COVID takes us back to our fire suppression roots, for now anyway

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South Idaho Hotshots
South Idaho Hotshots on the Chatanika River on the Shovel Creek Fire in Alaska, June, 2019. Before the pandemic. InciWeb.

The precautions wildland firefighters have to take to reduce or prevent spreading the dangerous COVID-19 virus has affected the suppression of wildfires. The new procedures include keeping crews together and as isolated as possible, transporting fewer firefighters in each vehicle, avoiding fire camps when possible, sanitizing everything, physical distancing, reducing travel, and limiting contacts and interactions. These policies may reduce the efficiency and output of crews.

Another effect of the pandemic is the re-adopted strategy from 110 years ago of putting out almost all new fires as quickly as possible. Managing a fire for “resource benefits”, formerly called “let burn”, can result in huge fires that burn for months, tying up hundreds of firefighters. They produce smoke that can be especially harmful to those with lung damage caused by COVID.

Below is an excerpt from an article by Jeanne Dorin McDowell published July 7, 2020 in Smithsonian Magazine.

With COVID, firefighting is hearkening back to the more-antiquated style. For example, firefighters will respond quickly to suppress small fires quickly rather than letting them burn, using local resources instead of bringing in firefighters from other areas. Controlled burns, fires set intentionally to eliminate dead growth and pave the way for new healthy growth, will be reduced if not canceled for the 2020 fire season because the accompanying smoke can seep into surrounding communities and harm individuals who have acquired the COVID-19 virus.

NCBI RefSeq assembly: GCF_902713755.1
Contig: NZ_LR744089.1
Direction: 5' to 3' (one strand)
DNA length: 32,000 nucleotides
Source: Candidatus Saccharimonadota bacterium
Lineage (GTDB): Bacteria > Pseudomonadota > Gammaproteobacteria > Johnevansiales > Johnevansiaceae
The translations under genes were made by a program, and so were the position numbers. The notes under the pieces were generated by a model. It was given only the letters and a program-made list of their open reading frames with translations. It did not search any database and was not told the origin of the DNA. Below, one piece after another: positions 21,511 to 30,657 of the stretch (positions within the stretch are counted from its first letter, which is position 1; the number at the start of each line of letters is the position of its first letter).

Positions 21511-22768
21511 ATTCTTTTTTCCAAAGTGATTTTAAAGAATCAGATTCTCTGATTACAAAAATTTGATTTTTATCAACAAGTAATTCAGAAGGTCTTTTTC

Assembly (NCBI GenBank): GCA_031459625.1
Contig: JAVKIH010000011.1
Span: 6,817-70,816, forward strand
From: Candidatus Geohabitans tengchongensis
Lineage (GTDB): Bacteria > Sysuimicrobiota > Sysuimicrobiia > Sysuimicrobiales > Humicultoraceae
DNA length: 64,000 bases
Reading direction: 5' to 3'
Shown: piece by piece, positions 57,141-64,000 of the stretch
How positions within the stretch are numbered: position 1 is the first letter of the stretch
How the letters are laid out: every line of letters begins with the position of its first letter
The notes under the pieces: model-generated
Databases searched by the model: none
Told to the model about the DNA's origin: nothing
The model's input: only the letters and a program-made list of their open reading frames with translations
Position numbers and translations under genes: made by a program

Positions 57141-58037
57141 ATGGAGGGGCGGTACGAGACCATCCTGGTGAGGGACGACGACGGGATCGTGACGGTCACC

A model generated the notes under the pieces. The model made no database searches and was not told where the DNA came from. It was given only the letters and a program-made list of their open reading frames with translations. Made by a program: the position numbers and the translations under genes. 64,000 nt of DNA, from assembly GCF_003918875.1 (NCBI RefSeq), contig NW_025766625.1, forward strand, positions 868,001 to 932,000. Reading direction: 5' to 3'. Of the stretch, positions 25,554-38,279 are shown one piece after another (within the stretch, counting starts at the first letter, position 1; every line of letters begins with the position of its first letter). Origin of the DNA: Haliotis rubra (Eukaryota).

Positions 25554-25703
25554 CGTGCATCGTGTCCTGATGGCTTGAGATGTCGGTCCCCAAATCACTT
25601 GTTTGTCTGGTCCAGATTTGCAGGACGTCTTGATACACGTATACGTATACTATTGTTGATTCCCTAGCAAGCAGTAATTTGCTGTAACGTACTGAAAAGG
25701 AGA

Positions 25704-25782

“We need to go back to the original Smokey Bear model, for this year anyway,” says California state forester and fire chief Thom Porter, director of CAL FIRE (California Department of Forestry and Fire Protection). “While we are in the COVID pandemic, we have to reduce smoke impacts to communities from long burning wildfires, even in exposure to our firefighters. We have to keep fires small. Yes, it’s a throwback and not what I want in the future. But it’s something we need to do this year.”

Towards that end, aerial firefighting will be beefed up and helicopters added to fleets to douse fires with flame retardant or water in advance of firefighters trekking into locations to fight wildfires. Says the Forest Service’s Hahnenberg: “We will mount aerial attacks, even in remote areas where fires might have been allowed to burn in the past, to reduce risks to ground crews and the public from smoke that could make them more vulnerable to severe COVID-19 illness.”

This is the first time I have seen a quote from a high-ranking person in the U.S. Forest Service saying out loud, so to speak, that they were beefing up the number of fire aviation resources due to the pandemic.

Sawtooth Fire Arizona
Sawtooth Fire southeast of Phoenix, May 31, 2020. Photo by Tonto National Forest.

Author: Bill Gabbert